Theft and battery charges against a Marion County man must be dismissed after a majority of an Indiana Court of Appeals panel determined he was not brought to trial within 70 days, per his speedy trial request.
In Glenn Dillard v. State of Indiana, 49A02-1708-CR-1905, Glenn Dillard was charged with two counts of felony theft and one count of misdemeanor battery in February 2017. He requested a speedy trial on May 2. The Marion Superior Court scheduled Dillard’s trial for July 11, the end of the 70-day speedy trial deadline.
On the morning of the trial, the state sought to introduce incriminating and threatening statements allegedly made by Dillard, but Dillard maintained the statements had not been disclosed to the defense and, thus, were inadmissible. The trial court excluded all statements pertaining to perceived or actual threats but allowed the state to introduce all others.
The court then granted a continuance to determine whether the state had disclosed the admissible statements. At a subsequent hearing, Dillard’s original counsel — who had since been replaced — maintained those statements were not disclosed to him in writing, as required by the court and local rules.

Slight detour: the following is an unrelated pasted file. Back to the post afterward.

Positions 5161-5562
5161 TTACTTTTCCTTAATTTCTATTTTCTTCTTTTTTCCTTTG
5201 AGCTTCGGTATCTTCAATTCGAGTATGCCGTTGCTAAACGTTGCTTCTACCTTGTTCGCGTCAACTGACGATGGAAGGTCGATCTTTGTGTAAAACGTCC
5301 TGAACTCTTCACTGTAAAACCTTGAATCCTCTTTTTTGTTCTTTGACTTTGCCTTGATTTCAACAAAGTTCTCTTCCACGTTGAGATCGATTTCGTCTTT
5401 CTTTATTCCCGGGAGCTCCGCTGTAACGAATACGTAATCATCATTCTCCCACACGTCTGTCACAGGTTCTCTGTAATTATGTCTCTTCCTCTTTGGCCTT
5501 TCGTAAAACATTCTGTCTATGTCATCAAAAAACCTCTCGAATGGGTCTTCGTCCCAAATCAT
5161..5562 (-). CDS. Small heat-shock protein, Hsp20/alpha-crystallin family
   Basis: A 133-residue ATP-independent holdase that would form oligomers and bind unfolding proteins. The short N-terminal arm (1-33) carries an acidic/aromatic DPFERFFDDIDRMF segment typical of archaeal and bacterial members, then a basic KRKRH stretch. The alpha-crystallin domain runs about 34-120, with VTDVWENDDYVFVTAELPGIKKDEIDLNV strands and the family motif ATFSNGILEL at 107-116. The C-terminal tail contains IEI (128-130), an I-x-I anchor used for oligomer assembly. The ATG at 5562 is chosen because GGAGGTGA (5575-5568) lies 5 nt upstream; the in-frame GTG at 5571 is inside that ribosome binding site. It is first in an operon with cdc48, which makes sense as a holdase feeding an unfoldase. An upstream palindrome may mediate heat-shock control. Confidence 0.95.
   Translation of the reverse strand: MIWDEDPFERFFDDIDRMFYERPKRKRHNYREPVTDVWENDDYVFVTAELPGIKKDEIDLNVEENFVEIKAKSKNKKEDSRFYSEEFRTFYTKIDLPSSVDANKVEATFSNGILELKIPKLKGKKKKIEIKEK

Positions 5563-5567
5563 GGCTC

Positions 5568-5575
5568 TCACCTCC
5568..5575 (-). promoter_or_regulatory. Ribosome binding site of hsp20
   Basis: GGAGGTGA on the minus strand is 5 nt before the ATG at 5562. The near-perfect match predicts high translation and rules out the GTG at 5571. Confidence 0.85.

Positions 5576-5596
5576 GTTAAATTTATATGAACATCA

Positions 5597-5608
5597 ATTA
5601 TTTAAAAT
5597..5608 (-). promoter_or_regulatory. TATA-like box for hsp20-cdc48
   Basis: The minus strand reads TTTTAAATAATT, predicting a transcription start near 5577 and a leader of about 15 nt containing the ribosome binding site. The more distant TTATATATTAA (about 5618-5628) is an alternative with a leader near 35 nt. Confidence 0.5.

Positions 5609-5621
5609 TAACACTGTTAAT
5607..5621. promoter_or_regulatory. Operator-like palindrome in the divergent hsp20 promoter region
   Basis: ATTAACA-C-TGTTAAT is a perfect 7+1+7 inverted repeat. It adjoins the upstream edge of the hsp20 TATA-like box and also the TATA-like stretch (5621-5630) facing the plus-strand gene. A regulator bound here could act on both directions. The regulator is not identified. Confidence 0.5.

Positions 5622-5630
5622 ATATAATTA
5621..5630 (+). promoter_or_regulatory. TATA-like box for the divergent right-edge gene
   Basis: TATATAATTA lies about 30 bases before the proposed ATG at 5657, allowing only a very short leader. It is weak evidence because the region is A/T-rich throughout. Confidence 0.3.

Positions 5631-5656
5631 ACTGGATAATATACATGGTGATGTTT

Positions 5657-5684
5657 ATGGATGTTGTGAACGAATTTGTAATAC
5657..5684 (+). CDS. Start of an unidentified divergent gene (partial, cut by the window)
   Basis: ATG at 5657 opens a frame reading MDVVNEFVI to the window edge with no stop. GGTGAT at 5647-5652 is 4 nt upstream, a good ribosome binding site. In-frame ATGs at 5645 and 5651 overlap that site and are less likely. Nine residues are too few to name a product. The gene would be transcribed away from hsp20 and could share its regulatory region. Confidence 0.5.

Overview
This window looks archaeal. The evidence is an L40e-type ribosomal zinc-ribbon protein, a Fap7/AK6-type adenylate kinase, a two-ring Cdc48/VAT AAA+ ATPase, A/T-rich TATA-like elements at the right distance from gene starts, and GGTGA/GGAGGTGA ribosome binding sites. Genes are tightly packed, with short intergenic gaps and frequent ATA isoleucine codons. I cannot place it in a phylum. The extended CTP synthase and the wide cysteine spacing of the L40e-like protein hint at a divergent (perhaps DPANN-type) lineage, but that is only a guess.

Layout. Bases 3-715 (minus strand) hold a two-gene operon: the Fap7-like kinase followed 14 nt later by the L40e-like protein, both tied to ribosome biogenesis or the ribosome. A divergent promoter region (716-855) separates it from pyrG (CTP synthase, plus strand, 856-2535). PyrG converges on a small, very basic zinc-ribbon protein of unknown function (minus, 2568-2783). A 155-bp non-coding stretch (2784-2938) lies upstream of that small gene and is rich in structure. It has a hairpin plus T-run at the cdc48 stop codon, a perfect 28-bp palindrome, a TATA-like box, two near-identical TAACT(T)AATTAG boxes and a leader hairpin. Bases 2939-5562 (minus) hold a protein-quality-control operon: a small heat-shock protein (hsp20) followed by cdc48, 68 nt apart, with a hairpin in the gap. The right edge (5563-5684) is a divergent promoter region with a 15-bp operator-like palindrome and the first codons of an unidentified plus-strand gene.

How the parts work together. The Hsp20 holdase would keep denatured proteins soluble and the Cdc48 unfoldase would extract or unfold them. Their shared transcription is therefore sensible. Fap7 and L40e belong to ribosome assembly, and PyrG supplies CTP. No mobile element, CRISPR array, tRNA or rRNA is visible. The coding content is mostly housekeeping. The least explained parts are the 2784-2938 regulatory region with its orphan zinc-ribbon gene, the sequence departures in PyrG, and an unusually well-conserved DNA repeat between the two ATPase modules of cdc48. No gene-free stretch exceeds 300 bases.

The trial court thus charged the delay to the state, so Dillard moved to dismiss the charges against him, arguing the state’s actions resulted in failure to bring him to trial within 70 days. The trial court denied Dillard’s motion, but a divided panel of the Indiana Court of Appeals reversed on Monday.
“It is clear that if not for the State’s failure to disclose these statements in accordance with the trial court’s … order and the applicable local rules, the matter would have proceeded to trial as scheduled and Dillard’s request for a speedy trial under Trial Rule 4(B) would have been honored,” Judge Cale Bradford wrote for the majority joined by Judge John Baker.
“…In reaching this conclusion, however, we note that another, arguably better, option that would have been available to the trial court would have been for it to have excluded all of the statements at issue, as the State did not have proof that it had provided those statements in writing to the defense,” Bradford continued. “Then, having excluded the statements, the trial could have proceeded as scheduled, within the seventy-day period.”
The majority remanded the case with instructions to dismiss the charges against Dillard. Judge James Kirsch dissented without a separate opinion.